Death Penalty Essay Sample

Death Penalty Pages
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Death Penalty is the execution of a person by the state as punishment for a crime. Crimes that can result in the death penalty are known as capital crimes or capital offenses. Also known as capital punishment, it has been used in societies throughout history as a way to punish crime and suppress political dissent. In many countries that still retain the use of death penalty, drug trafficking, sexual crimes such as rape, adultery, sodomy and religious crimes such as apostasy are also capital offenses. In some places, death penalty is reserved as punishment for premeditated murder, espionage, treason, or as part of military justice. DEATH PENALTY AROUND THE WORLD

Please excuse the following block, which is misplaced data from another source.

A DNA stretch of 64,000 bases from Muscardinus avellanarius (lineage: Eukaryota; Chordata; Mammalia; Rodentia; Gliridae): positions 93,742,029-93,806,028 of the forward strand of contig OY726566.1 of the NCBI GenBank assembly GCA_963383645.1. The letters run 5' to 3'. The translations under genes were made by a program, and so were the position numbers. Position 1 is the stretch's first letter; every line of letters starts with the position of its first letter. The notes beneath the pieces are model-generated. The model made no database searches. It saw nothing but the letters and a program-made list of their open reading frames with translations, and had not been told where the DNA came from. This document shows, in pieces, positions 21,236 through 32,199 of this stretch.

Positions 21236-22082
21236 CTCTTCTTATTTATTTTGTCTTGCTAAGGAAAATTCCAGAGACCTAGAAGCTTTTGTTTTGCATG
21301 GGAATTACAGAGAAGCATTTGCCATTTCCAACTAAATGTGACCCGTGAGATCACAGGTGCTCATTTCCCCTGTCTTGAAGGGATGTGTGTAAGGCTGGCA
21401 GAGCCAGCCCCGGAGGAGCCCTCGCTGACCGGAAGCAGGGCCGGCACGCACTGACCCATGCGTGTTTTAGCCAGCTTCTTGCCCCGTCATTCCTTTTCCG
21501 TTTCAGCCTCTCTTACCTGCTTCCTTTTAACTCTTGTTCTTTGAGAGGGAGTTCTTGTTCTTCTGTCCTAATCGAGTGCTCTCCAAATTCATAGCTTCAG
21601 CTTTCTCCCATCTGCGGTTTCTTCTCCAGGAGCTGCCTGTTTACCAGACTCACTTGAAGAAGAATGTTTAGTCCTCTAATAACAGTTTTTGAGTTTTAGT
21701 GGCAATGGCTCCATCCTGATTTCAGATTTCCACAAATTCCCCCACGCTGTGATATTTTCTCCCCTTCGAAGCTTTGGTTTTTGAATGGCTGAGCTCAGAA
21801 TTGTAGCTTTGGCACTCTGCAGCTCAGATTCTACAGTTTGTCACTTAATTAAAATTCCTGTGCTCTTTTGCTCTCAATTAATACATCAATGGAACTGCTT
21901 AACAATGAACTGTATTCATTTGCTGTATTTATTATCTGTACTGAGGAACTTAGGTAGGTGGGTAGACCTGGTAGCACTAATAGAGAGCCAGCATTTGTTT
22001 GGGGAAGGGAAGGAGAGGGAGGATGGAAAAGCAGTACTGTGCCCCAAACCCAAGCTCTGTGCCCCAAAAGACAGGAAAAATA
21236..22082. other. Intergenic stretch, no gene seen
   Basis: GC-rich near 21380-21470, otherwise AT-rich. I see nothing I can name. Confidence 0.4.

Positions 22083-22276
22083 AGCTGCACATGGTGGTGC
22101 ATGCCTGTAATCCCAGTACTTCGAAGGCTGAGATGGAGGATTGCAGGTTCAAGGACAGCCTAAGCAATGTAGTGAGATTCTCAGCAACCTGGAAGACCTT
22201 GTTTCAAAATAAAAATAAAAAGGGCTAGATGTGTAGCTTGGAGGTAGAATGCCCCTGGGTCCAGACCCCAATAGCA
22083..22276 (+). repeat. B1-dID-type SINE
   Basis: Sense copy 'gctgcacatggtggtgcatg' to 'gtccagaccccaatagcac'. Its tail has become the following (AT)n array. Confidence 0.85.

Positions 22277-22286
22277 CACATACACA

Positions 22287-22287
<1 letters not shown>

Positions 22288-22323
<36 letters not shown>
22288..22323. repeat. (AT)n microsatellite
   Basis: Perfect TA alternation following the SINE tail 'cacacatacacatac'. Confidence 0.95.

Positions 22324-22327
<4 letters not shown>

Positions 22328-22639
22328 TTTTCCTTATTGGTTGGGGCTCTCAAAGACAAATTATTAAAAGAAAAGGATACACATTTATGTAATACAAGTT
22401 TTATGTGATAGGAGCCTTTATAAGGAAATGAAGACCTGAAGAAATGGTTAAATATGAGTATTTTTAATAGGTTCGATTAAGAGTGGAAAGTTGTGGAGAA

In the past, capital punishment has been practiced in almost every society. Currently, only 58 nations actively practice it, with 97 countries having abolished it. Countries that Retain the Death Penalty 58 as of 2011, as per Amnesty International, represent about one-third of all countries worldwide and include: Afghanistan, Antigua and Barbuda, Bahamas, Bahrain, Bangladesh, Barbados, Belarus, Belize, Botswana, Chad, China, Comoros, Democratic Republic of Congo, Cuba, Dominica, Egypt, Equatorial Guinea, Ethiopia, Guatemala, Guinea, Guyana, India, Indonesia, Iran, Iraq, Jamaica, Japan, Jordan, Kuwait, Lebanon, Lesotho, Libya, Malaysia, Mongolia, Nigeria, North Korea, Oman, Pakistan, Palestinian Authority, Qatar, Saint Kitts and Nevis, Saint Lucia, Saint Vincent and the Grenadines, Saudi Arabia, Sierra Leone, Singapore, Somalia, Sudan, Syria, Taiwan, Thailand, Trinidad And Tobago, Uganda, United Arab Emirates, United States Of America, Viet Nam, Yemen, Zimbabwe. The United States is the only westernized democracy, and one of the few democracies worldwide, to not have abolished the death penalty.